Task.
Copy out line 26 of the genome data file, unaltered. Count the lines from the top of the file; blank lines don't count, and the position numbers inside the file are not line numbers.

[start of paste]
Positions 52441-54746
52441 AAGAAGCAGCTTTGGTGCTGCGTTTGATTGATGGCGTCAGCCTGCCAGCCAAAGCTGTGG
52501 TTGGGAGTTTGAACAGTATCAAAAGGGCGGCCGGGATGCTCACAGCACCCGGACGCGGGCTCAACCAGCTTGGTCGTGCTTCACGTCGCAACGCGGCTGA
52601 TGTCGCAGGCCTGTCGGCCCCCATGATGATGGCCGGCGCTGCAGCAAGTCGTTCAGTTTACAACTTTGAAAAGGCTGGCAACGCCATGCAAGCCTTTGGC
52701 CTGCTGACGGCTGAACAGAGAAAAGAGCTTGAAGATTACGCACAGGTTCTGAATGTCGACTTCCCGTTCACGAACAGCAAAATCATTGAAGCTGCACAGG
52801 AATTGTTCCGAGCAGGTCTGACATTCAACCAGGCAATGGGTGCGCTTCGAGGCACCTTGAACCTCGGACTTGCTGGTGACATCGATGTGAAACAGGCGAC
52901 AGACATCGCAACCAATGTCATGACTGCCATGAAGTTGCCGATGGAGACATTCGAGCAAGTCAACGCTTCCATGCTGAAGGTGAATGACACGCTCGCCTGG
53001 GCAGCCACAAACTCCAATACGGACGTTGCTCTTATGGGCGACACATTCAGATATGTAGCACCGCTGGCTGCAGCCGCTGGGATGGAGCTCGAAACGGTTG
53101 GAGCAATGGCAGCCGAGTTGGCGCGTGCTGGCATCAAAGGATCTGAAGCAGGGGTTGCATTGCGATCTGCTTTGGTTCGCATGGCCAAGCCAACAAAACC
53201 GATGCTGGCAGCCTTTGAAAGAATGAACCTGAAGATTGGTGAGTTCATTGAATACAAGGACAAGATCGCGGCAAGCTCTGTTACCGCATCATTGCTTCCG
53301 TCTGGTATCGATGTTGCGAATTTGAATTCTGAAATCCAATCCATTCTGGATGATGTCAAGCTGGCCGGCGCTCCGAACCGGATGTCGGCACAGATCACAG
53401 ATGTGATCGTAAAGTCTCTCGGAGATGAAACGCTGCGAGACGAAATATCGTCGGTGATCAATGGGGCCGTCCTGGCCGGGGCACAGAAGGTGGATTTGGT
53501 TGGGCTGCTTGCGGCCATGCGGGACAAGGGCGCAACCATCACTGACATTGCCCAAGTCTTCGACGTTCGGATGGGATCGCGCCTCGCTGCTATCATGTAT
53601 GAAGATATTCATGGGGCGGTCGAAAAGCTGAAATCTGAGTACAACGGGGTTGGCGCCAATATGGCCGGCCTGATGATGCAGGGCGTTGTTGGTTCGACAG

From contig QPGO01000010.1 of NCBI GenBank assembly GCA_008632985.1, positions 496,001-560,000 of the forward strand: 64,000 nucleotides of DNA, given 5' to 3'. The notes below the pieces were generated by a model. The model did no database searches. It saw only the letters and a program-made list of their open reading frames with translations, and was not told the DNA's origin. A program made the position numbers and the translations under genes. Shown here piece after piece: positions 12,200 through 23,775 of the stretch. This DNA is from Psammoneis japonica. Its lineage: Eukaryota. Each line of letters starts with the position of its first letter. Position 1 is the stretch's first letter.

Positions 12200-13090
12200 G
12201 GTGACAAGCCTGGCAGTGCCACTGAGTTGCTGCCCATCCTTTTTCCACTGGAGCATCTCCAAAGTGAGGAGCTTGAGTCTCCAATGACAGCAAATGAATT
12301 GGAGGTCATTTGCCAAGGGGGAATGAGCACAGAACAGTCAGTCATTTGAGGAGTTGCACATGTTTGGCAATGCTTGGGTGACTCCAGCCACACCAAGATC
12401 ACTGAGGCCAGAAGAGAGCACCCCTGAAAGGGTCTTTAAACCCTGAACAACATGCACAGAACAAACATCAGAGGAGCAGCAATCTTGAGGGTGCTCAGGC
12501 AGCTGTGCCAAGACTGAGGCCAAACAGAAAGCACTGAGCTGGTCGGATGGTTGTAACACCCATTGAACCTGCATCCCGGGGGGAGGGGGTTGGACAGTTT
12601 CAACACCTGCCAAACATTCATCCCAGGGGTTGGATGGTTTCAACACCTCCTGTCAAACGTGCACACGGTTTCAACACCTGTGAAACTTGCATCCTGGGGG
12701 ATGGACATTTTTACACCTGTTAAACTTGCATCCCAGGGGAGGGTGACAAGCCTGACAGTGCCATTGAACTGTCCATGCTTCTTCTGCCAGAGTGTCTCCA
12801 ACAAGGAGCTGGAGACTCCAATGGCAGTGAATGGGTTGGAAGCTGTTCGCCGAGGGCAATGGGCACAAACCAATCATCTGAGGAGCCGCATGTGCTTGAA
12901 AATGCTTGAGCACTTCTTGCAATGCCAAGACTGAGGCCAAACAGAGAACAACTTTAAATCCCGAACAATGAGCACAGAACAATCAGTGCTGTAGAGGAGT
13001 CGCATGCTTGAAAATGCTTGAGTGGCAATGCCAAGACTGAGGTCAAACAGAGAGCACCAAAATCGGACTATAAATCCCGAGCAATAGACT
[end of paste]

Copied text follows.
13001 CGCATGCTTGAAAATGCTTGAGTGGCAATGCCAAGACTGAGGTCAAACAGAGAGCACCAAAATCGGACTATAAATCCCGAGCAATAGACT